The historic Canadian Tire store at 839 Yonge Street in downtown Toronto will eventually be demolished for an intensified redevelopment that could include residential towers as well as a new Canadian Tire store. That’s according to sources noting that a development application will be brought to the City of Toronto in the next while.
The proposed plans would include a multi-tower configuration according to one source. The building site encompasses about 2.4 acres and an adjacent gas station adds another 0.2 acres to the site.
A new Canadian Tire store would ideally be built on the site according to the source. The existing store was recently renovated to reflect the more modern design seen in some Canadian Tire locations. A historic component known as the Grand Central Markets Building was built in 1929 and is heritage protected, characterized by a Spanish Colonial Revival-style type architecture. It would be expected that it would somehow be preserved and incorporated into the new proposal.
Canadian Tire owns the site according to another source, who also said that after the development application is approved Canadian Tire will likely sell the site, valued well in excess of $100 million.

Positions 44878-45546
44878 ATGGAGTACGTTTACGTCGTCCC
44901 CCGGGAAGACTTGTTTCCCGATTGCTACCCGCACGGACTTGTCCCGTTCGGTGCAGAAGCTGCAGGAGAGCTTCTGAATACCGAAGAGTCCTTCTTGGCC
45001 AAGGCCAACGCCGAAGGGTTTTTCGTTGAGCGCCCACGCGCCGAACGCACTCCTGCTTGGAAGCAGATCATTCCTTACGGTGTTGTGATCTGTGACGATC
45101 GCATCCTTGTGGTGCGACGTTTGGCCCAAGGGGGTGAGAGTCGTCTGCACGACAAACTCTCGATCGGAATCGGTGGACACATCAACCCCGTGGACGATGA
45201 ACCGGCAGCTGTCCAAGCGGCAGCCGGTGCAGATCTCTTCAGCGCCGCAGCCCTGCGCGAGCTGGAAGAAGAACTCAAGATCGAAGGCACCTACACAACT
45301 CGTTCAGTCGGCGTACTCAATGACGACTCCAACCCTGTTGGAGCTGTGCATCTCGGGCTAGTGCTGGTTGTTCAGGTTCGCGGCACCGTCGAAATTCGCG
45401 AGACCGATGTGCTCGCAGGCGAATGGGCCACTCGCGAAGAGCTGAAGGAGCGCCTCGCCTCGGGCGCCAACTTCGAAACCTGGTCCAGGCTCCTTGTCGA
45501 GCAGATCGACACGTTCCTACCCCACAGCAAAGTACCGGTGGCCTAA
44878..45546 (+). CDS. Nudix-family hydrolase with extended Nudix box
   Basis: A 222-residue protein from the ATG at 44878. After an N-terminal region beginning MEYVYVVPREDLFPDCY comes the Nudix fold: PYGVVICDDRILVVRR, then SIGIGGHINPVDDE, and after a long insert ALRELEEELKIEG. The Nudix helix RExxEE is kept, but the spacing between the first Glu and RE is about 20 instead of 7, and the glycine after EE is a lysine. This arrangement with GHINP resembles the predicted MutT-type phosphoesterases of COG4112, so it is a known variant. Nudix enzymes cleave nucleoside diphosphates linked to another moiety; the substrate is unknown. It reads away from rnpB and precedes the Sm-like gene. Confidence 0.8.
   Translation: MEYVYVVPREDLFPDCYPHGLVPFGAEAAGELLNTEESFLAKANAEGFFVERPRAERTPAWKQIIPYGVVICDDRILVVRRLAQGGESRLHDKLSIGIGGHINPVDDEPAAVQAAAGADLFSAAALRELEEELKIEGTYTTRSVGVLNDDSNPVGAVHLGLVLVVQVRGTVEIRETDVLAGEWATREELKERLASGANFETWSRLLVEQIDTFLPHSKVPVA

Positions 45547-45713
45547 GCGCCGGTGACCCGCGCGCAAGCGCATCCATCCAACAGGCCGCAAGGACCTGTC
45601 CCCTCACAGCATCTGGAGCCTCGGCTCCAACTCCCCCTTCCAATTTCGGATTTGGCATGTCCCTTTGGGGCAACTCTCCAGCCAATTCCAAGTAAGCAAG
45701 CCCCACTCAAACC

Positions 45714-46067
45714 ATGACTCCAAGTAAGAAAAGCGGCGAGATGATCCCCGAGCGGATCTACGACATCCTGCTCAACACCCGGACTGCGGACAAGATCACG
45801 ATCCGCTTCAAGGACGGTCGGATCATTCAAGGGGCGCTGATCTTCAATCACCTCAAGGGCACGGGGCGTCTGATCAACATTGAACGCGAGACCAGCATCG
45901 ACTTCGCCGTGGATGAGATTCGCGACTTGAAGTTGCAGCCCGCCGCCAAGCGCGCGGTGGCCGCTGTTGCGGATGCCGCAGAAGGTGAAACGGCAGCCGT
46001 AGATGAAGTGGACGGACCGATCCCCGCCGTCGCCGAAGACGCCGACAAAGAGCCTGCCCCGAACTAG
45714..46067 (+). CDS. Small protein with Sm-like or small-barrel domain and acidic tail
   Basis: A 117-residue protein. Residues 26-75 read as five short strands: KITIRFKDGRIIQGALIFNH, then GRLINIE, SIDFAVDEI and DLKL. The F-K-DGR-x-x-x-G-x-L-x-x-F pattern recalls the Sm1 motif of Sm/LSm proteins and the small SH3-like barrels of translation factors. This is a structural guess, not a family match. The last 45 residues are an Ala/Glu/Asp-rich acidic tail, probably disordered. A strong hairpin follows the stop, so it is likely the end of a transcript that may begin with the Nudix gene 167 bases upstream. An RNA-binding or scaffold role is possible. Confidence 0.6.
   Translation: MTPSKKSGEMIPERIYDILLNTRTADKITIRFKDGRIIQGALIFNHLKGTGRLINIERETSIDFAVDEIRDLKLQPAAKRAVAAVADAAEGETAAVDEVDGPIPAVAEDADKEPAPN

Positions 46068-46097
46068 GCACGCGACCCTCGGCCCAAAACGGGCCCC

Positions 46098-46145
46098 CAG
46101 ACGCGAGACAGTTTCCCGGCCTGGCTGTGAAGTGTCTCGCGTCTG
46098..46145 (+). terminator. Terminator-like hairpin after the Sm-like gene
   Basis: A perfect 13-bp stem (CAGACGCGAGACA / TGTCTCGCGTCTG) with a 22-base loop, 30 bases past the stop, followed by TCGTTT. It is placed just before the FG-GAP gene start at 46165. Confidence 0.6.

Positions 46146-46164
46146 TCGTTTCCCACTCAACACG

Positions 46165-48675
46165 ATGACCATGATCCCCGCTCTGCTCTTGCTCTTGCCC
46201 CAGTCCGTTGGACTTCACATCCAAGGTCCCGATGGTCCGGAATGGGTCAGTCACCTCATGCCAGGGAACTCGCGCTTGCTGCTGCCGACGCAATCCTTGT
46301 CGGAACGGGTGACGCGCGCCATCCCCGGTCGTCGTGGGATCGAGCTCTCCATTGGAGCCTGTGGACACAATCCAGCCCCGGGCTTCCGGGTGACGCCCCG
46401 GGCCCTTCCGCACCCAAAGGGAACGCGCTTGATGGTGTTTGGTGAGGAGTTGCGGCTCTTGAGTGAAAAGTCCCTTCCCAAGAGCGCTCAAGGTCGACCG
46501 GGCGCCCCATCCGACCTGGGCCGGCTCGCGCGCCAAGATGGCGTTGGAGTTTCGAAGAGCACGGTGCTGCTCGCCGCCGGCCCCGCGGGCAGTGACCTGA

The location on Yonge Street backs onto the subway tracks. In behind the tracks lies Rosedale, the wealthy leafy and historic residential area with winding streets and multi-million dollar mansions that is unlike anything in North America in terms of its proximity to a downtown core. Some of the wealthiest people in Canada live in Rosedale including David Thomson who is worth over $50 billion USD.
Other commercial buildings in the area will be demolished for future redevelopment as well according to reports in Urban Toronto. Forum poster ‘Northern Light’ also posted a conversation thread on the Urban Toronto Forum about the proposed redevelopment.
High real estate prices in Canadian centres is leading to landlords seeking to intensify building sites. That includes individual stores with enough land and even entire shopping centre properties. It’s a trend expected to continue for years to come amid a population and housing boom in some markets.